Nursing in Liberal Arts?
- 0Jun 26, '12 by DifuzHi! I'm an international student who just graduated from high school.I have my mind set on becoming a nurse but before I do that I want to explore different fields to see what might also interest me. I didn't get to explore much when I was in high school. At first I was thinking of going to a liberal arts and declearing my major only in my junior year like most students do. If I find a course that interests me, I was thinking of taking that path instead (eg. International relations, Languages). However, the liberal arts I've been looking up (eg. Colegate, Amherst) don't have nursing programs. So my question is, are there any liberal arts with nursing programs? I want to study in northeastern US. If so, can you tell me? And if there aren't, are liberal arts elective classes available in universities with nursing programs? Do I have to declear my major in my first year?
I know I can just get a degree in liberal arts first then do nursing but I come from a middle class family. I want to get a bachelor degree in 4 years with minimum amoutn of money spent. So the liberal arts-then-nursing route is out of my options. So do they give financial aids/ scholarships to international students at nursing schools? Is the visa hard to get? I am lost and desperate so I would really appreciate it if you can provide me with answers. Thank you so much!
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- 0Jun 26, '12 by llg GuideMany universities with nursing programs encourage/require their nurisng students to take Liberal Arts courses as part of their Bachelor of Science degree programs. Typically, the first 2 years of university education include a wide range of courses -- with some specific courses required to prepare for the student for the nursing courses later -- and some courses chosen as "electives" by the student to round out their education. Then in the last 2 years of the program, the student focuses on nursing coursework and clinical practicums. In some schools, you can even "double major," getting degrees in 2 different fields simultaneosly, though that may require taking a couple of extra courses and really cut back your personal time.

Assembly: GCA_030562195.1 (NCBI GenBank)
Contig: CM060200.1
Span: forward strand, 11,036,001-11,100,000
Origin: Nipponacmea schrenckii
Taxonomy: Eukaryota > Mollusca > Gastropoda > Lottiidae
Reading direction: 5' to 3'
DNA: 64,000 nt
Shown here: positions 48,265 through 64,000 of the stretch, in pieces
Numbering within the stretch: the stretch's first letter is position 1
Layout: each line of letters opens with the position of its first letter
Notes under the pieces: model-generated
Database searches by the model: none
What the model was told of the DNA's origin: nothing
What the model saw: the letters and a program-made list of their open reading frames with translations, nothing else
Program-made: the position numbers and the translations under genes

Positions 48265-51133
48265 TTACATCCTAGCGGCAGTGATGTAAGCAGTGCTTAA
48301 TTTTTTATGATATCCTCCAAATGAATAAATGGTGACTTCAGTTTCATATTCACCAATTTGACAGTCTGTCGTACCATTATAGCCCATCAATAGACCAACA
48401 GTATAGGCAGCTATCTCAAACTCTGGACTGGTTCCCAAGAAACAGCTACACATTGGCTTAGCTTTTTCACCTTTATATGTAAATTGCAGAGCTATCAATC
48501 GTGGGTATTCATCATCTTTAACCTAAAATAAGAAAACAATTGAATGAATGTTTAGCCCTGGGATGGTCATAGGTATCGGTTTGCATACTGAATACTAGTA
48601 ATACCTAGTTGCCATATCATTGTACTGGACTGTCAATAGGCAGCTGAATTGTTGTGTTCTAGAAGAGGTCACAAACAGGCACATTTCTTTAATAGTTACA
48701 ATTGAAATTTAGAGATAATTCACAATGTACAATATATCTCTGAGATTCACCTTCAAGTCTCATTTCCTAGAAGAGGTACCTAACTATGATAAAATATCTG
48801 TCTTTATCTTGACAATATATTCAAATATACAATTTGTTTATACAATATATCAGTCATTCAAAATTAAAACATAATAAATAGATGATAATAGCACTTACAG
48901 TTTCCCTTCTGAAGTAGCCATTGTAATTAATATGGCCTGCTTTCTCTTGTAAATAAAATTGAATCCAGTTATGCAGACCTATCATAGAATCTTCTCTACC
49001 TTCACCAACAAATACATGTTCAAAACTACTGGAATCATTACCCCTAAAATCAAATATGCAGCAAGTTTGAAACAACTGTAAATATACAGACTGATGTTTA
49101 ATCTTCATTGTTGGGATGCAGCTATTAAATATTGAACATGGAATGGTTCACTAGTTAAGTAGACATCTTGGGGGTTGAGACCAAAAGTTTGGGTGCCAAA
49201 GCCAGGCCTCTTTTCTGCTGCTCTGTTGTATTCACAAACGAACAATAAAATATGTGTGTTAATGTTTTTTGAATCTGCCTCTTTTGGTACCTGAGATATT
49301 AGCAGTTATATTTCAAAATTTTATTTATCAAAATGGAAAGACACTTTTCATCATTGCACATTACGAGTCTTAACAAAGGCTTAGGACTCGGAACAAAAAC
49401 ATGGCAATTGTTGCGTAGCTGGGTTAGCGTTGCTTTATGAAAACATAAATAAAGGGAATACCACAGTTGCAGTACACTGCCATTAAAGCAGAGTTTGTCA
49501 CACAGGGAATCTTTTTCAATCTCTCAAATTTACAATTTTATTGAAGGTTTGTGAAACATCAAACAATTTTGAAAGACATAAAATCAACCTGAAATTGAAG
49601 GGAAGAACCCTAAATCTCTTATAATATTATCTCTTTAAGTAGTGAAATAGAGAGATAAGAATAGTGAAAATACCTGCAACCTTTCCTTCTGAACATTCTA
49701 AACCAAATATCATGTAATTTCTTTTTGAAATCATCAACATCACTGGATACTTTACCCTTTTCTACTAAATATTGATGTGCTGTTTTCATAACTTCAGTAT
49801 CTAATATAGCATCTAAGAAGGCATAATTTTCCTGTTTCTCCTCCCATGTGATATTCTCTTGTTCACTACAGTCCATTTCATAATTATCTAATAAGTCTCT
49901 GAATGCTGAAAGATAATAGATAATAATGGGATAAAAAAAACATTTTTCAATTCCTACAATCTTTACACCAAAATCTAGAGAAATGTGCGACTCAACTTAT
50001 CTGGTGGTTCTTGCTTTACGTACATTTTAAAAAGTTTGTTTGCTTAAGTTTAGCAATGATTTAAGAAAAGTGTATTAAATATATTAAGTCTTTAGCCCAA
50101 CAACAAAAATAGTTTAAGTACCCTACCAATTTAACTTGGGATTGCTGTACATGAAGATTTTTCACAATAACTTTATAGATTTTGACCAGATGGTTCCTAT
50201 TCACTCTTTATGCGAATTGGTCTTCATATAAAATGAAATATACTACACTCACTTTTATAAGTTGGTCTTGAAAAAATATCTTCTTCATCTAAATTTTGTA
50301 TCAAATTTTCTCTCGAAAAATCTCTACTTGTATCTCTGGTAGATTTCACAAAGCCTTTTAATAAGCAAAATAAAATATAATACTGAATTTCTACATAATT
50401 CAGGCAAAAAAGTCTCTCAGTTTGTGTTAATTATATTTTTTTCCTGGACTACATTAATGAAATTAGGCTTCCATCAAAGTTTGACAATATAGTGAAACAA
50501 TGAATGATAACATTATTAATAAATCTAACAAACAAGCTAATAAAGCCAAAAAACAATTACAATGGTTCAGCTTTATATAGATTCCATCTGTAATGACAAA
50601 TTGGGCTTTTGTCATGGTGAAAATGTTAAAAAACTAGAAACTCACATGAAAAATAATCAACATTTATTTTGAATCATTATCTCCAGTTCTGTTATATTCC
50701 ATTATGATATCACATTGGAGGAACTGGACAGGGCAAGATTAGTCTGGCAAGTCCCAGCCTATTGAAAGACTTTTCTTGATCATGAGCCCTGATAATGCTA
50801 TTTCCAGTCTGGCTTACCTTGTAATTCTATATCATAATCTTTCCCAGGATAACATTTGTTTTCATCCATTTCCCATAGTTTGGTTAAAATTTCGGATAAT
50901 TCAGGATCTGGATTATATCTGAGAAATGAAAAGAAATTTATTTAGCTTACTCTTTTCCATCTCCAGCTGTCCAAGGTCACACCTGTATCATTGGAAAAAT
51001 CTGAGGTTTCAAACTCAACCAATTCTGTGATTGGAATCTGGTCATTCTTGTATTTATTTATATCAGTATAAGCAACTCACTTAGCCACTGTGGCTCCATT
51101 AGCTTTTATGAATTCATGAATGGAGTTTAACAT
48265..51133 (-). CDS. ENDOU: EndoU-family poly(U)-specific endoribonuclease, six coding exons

At some universities, the student is accepted into the nursing as a freshman (1st year student). At other schools, the student takes the first year or two of classes and then applies to be accepted into the nursing major.
I suggest you start visiting the websites of colleges and universities within your chosen geographic region and follow the links to look at the classes taken by their nursing students. Visit lots of websites to give you a feel for the various types of programs out there. One of the characteristics about the American nursing education system is that there a LOT of variation from school to school. That's why I recommend looking at several to get a sense of the overall landscape before focusing in on just a few schools to possibly attend.
- 0Jun 28, '12 by Jennie.KMy school is a liberal arts school but it is in TX. They have an amazing nursing program! The way it is set up, you have to know you want to do nursing when you go in because of all the prereqs. We do have to take a certain amount a credits from each academic discipline, but they want specific courses taken. After your first three semesters, you apply for the nursing program which is 5 semesters long.